Performance optimization in Synyx Sudoku

Now that SynyxSudoku has been on the market a little while, I want to tell a little about what kind of measurements we took to optimize the performance of it.
First of all I have to say, that this was our first android project and I’m also just a first year trainee at the moment, so there were quite a few issues, not only about the performance that had to be solved. I learned a lot in this project and want to share a bit of what I learned with you, so I hope this will help you to improve the performance of your apps, as well.
The biggest problem was probably the large number of views that the activity had at start (somewhat about 300…), so the app needed really long to start and didn’t run that fast because of it.
To track this kind of problem, google integrated the hierarchy viewer to the toolkit of android, which gives you an overview of all the currently loaded views in the selected app.
So it was soon clear, that the highscore was the big problem, because it was built as a table with as much rows as there was data – what actually causes two different performance issues, first the big number of views and second the inefficient way of creating this views.
After a little bit of research we found the solution to this in the google I/O video “Make your Android UI Fast and Efficient”, which you really should watch, if you haven’t by now!
So we found out that there’s a ListView element that takes care of such big lists as the highscore quite easily. The trick to it is, that it only has that much views loaded, as there are visible to the user and it recycles them if the scroll out of the screen -> the views that scroll out of the screen are taken out of the list, have their data replaced, and are put in on the opposite side again.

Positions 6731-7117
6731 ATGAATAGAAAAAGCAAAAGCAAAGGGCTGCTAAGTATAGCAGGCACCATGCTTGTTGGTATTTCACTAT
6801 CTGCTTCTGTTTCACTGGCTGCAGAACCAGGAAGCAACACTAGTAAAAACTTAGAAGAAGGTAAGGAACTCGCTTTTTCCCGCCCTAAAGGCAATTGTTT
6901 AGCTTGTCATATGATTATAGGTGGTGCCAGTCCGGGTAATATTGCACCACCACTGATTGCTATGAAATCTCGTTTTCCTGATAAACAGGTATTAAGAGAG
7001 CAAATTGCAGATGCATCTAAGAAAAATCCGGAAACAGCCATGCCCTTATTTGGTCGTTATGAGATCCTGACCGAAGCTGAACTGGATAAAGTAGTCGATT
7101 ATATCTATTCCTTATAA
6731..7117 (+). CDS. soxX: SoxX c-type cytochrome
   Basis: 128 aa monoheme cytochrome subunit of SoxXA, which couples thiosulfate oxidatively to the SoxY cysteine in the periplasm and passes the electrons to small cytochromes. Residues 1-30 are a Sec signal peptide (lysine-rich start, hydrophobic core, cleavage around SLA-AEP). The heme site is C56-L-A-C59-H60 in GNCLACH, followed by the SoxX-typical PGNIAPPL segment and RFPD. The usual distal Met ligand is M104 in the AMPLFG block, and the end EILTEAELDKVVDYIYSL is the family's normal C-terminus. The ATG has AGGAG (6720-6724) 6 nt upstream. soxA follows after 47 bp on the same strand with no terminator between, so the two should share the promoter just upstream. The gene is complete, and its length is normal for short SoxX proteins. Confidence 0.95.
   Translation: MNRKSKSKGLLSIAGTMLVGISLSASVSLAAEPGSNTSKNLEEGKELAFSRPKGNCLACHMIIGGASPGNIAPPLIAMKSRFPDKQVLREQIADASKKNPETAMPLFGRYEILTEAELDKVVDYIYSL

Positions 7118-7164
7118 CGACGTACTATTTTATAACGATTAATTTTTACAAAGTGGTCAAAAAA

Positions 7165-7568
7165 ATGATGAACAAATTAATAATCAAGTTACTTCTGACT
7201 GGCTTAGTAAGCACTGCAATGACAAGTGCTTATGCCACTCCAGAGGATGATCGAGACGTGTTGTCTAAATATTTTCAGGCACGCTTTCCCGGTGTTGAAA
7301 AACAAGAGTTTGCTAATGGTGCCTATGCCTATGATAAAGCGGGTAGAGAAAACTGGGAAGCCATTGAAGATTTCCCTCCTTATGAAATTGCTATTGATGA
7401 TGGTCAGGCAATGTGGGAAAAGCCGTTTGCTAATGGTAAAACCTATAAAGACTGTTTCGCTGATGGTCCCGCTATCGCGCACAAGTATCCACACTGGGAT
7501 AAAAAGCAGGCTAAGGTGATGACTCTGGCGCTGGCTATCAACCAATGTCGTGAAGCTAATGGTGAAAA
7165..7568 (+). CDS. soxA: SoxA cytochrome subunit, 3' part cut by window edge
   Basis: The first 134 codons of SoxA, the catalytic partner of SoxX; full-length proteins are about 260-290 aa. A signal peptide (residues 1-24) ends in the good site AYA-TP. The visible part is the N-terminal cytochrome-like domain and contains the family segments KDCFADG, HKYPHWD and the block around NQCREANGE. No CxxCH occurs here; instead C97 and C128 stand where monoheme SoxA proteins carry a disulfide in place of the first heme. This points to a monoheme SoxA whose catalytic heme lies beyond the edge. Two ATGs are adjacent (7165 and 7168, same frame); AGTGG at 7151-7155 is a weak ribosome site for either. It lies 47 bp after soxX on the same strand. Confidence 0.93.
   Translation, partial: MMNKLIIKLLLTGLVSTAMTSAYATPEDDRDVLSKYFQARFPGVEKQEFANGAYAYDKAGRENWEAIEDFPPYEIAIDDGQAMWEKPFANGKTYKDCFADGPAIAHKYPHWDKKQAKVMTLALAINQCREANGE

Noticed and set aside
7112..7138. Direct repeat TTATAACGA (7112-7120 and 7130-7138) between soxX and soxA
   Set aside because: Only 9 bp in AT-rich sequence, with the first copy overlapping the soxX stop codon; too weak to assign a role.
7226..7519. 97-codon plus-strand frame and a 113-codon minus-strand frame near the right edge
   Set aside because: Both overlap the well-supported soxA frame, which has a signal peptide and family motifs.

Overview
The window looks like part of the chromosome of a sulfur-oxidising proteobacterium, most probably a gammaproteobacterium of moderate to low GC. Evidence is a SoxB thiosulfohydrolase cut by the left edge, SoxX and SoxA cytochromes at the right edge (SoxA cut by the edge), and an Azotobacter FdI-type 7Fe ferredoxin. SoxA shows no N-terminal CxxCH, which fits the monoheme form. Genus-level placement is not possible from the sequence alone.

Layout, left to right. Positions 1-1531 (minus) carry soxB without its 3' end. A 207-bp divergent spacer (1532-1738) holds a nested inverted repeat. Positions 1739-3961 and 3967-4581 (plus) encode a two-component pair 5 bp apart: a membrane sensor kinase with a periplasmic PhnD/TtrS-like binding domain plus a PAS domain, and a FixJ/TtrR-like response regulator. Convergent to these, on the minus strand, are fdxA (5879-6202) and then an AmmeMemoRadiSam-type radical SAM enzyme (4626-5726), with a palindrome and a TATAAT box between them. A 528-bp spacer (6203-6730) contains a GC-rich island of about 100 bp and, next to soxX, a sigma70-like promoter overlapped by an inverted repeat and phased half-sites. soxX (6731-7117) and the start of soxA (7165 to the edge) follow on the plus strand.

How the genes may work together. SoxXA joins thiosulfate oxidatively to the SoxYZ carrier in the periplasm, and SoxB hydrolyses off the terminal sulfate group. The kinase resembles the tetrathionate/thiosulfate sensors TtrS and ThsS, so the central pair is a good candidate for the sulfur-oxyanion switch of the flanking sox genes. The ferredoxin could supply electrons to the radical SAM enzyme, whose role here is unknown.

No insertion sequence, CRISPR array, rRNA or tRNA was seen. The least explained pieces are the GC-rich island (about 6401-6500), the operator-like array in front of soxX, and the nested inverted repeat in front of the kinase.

And that’s how it’s looking in the code:
First you have to overwrite the BaseAdapter from android so that you can give it your specific views to display:

public class HighscoreListAdapter extends BaseAdapter {
  private List valueList;
  private LayoutInflater inflater;
  public HighscoreListAdapter(List highscoreValueList, LayoutInflater inflater) {
    this.inflater = inflater;
    this.valueList = highscoreValueList;

and also overwrite the getView method from it, so that you can make your recycling in there:

public View getView(int position, View convertView, ViewGroup parent) {
  HighscoreViewHolder highscoreViewHolder;
  if (convertView == null) {
    // the first few elements of the list are created out of the xml
    convertView = inflater.inflate(R.layout.highscore_list_entry, null);
    highscoreViewHolder = new HighscoreViewHolder(); = (TextView) convertView.findViewById(;
    highscoreViewHolder.score = (TextView) convertView.findViewById(;
    highscoreViewHolder.rank = (TextView) convertView.findViewById(;
  } else {
    // recycle of the view that went out of the view
    highscoreViewHolder = (HighscoreViewHolder) convertView.getTag();
  HighscoreValue value = this.valueList.get(position);
  // set the new values;
  return convertView;

now whats only left is to create the adapter, and assign it to the ListView:

highscoreListAdapter = new HighscoreListAdapter(highscoreList, getLayoutInflater());

If you make some changes in the data set you gave to the adapter, just call notifyDataSetChanged() on it to let it refresh itself.
So after this change the app started remarkably faster and also ran faster then before, the views were cut to a merely 120 in numbers.
Well, that’s it for the moment. If you want further advices regarding the performance of android apps, please watch the video I mentioned above. It helped me a lot and I’m sure it will also show you a few tricks how to make your app faster.